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Oregon's Secrets: Hidden History of the Civil War Oregon brings our region into the books 

Randol B. Fletcher explores Oregon's ties to the Civil War.

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Oregon isn't the first state that comes to mind when referencing the American Civil War.

But in his new book, Hidden History of the Civil War Oregon, first-time author Randol B. Fletcher exposes a number of interesting ties that link the Beaver State to America's bloodiest war, and does so in a style that's accessible to all.

Surprisingly, John Wilkes Booth, Virgil Earp of O.K. Corral fame, and Ulysses S. Grant are all tied to Oregon through the Civil War. But perhaps of greater interest are Fletcher's tales of the every-man soldiers who valiantly fought in the Civil War and later came to Oregon for many of the same reasons Oregon transplants come to find themselves in the state today - the search for a better life. A recurring theme throughout the 144-page book (a collection of short essays, really) is the common desire of many Civil War vets to move west, or more specifically, to Oregon, in search of a peaceful place to settle, raise a family, start a new business or simply spend the twilight years of their lives.

A life-long history buff, it was the story of General Jones Thorp, the cavalry commander of the First New York Dragoons, that truly captured Fletcher. The fifth-generation Oregonian joined the Sons of Union Veterans of the Civil War and in 2008 was working to identify Thorp's gravesite, which had remained unmarked for 92 years.

"I never planned on doing a book, I just came a cross these stories," says Fletcher in a recent phone interview. The stories that unraveled about Thorp proved to be only the tip of the iceberg for Fletcher, who graduated from the University of Oregon with degrees in history and political science.

While researching the war hero's missing headstone, the author learned that General Thorp had close ties to a Confederate soldier turned minister, the Rev. Dr. J.R.N. Bell. The reverend, an ardent sports fan and Thorp's good friend, was so revered that Oregon State University (then called Oregon Agricultural College) named its football field after him (known as Bell Field until 1953, it's now Reser Stadium). After the OAC's first football Civil War victory against the Ducks, Bell was so enthused, he marched down to Mary's River and threw his bowler hat in the water. And so began a long-standing tradition of throwing hats in the river after a Civil War victory.

It's easily digestible stories like these that make the book a good read.

"If you're just interested in personal stories, I think you'll like it. You don't have to be a real history nerd to enjoy this book," Fletcher says, and he's right. Since one chapter does not hinge on the next, it's easy to pick up the 16-chapter Hidden Histories and read any chapter that catches your eye.

One that caught mine was the chapter entitled, "The Hunt for John Wilkes Booth." Wait, didn't Booth shoot Lincoln at Ford's Theater in Washington D.C.? He did, but it was two Portland men, Union Trooper John Millington and his friend Emory Parady, who helped corner and kill the assassin in a tobacco barn in Northern Virginia days later. As a reward, the U.S. Government paid each man in the 16th New York Cavalry $1,658.58, about the same as ten year's worth of pay. Millington used some of his money to help with his westward move, and later became a carpenter in Portland. Parady moved to the Rose City and became a shoemaker.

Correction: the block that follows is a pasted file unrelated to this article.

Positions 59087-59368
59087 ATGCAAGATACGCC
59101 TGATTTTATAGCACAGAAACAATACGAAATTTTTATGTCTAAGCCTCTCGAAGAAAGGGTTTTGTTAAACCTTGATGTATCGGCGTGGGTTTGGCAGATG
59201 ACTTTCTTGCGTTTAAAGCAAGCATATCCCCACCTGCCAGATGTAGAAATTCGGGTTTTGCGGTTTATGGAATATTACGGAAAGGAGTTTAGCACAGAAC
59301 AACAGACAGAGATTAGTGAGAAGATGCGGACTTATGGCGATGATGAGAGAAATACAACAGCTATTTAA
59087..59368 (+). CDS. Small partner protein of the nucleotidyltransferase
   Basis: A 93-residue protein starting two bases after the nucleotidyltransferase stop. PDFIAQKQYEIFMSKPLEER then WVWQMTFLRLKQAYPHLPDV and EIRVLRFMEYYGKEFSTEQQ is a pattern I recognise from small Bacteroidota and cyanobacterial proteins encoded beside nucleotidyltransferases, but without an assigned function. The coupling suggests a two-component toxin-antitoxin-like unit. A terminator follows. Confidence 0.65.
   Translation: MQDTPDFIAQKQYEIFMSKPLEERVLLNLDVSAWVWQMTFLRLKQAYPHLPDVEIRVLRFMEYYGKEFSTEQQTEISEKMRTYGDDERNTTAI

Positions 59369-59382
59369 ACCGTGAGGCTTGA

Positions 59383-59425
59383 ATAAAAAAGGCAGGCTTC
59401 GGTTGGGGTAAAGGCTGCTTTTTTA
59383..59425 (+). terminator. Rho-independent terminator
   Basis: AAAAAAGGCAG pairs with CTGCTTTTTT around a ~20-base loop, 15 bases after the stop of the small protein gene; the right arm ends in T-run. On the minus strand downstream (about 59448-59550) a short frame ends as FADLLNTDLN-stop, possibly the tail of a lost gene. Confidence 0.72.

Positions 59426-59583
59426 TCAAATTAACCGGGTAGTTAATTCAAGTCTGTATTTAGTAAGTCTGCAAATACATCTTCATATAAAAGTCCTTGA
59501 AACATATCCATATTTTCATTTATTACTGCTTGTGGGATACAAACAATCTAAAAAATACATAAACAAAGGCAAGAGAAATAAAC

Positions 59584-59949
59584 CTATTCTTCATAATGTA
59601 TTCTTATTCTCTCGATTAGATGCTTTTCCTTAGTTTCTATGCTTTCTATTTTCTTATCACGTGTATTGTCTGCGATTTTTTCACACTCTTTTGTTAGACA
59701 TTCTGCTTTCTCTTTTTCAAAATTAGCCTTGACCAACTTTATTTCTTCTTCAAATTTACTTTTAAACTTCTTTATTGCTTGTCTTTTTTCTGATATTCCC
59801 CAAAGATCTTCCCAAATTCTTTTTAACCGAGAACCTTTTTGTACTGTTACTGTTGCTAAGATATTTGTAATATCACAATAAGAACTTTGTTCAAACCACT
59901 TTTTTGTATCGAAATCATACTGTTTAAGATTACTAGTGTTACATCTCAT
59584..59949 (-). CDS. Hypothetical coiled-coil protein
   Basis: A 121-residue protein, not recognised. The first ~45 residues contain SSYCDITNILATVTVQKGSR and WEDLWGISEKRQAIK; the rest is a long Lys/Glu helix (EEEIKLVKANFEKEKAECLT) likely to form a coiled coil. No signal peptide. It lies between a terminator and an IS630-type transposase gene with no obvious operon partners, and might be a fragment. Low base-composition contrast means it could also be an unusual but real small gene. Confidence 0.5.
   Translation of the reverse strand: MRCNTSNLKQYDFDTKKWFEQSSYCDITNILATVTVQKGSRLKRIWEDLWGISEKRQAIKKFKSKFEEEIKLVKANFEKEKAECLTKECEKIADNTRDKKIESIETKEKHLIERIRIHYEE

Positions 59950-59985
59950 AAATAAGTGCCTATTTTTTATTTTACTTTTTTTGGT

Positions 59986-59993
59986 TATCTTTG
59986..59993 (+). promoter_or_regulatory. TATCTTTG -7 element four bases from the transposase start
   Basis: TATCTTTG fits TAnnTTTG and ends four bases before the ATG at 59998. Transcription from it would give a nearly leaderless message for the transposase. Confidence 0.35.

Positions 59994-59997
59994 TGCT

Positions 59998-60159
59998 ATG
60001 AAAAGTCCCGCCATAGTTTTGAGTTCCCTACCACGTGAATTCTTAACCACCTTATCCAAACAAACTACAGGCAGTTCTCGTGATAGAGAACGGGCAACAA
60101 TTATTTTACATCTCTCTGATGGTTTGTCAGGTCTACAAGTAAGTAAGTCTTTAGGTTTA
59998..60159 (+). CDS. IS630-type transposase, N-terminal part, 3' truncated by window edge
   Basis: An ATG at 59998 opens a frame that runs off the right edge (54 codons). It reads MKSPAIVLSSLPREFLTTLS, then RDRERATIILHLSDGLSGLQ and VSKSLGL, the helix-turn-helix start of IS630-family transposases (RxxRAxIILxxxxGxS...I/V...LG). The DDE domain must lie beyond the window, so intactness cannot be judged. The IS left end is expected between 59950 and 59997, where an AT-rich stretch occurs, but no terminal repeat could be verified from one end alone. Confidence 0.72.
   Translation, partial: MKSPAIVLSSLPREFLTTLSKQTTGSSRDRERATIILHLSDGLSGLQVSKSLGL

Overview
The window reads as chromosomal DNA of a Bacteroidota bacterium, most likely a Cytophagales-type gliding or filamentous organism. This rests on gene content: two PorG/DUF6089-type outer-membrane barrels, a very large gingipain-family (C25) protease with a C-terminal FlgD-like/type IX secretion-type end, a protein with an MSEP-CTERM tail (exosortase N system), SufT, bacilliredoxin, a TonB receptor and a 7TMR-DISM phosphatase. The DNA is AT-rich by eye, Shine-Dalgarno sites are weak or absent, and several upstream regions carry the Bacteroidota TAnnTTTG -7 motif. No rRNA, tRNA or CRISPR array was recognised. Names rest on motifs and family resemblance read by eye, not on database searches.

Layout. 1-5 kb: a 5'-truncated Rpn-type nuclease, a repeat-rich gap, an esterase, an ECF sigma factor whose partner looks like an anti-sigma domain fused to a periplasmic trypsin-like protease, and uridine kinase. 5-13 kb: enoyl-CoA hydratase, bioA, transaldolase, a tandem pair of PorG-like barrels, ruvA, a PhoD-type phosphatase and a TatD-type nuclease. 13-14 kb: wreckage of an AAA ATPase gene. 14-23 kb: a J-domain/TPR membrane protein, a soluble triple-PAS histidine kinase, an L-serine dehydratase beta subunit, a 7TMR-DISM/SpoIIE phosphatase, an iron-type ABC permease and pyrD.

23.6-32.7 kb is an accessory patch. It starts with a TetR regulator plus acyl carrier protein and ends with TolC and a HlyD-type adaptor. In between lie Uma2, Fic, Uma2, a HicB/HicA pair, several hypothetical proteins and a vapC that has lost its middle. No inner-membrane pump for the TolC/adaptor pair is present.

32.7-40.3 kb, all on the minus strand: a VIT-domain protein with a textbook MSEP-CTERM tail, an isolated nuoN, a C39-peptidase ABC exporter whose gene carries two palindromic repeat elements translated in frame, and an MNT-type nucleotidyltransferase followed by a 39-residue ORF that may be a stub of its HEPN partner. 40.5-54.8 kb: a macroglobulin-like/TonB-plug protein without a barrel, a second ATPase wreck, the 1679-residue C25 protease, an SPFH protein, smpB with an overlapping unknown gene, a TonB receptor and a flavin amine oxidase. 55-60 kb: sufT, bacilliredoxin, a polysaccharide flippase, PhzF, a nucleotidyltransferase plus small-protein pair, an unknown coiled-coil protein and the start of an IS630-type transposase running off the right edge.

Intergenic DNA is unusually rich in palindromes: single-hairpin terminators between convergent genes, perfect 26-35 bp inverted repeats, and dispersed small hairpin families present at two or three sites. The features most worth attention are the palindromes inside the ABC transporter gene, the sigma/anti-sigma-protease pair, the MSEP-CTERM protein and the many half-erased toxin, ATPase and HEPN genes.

Detailed stories like those of Millington and Parady, unsung heroes, are peppered throughout the book.

"I'm certainly not going to write a book on Robert E. Lee, that book has been written," says Fletcher. "I wanted to write a book about the regular guys. Some of them were truly heroic people."

Some of the best chapters in the book are dedicated to relative unknowns, like Frank Hunter, the last Oregon Confederate, who rode with the Cole Younger and Frank James. Younger and James, who later became world-famous outlaws (think Jesse James and the Wild West), helped Hunter and other Missouri Confederates capture a Federal commander, thereby saving their small town. After the war, Hunter settled in the Columbia River Valley and was later buried in Mosier. Another chapter traces the heroics of Hartwell Compson, a Medal of Honor recipient who fought under a young General George Armstrong Custer. Compson, who moved to Oregon after a stint as a miner in Utah, is buried in Portland.

Fletcher does, however, dabble in names that should be recognizable to most folks.

Earp, who is also buried in Portland, traveled to Oregon after learning that his long-lost wife and children were living there. Also, Fletcher tells us that the citizens of Grants Pass named their city in honor of the 18th president, Ulysses S. Grant, who was briefly stationed in the Oregon Territory in 1852.

Though the ties to Oregon are often loose, the conversational tone of Hidden History is more than enough to hold one's interest. Fletcher weaves Oregonians into his essays with the admirable ease of one who clearly enjoys his work.

"It's fun. You just sort of stumble upon stuff. I had no idea about Younger and James," Fletcher admits. "That was just a total surprise."

Hidden History of Civil War Oregon

By Randol B. Fletcher

Published by The History Press

on Sept. 23, 2011

144 pages

$19.99 at Between the Covers, 645 NW Delaware Ave.


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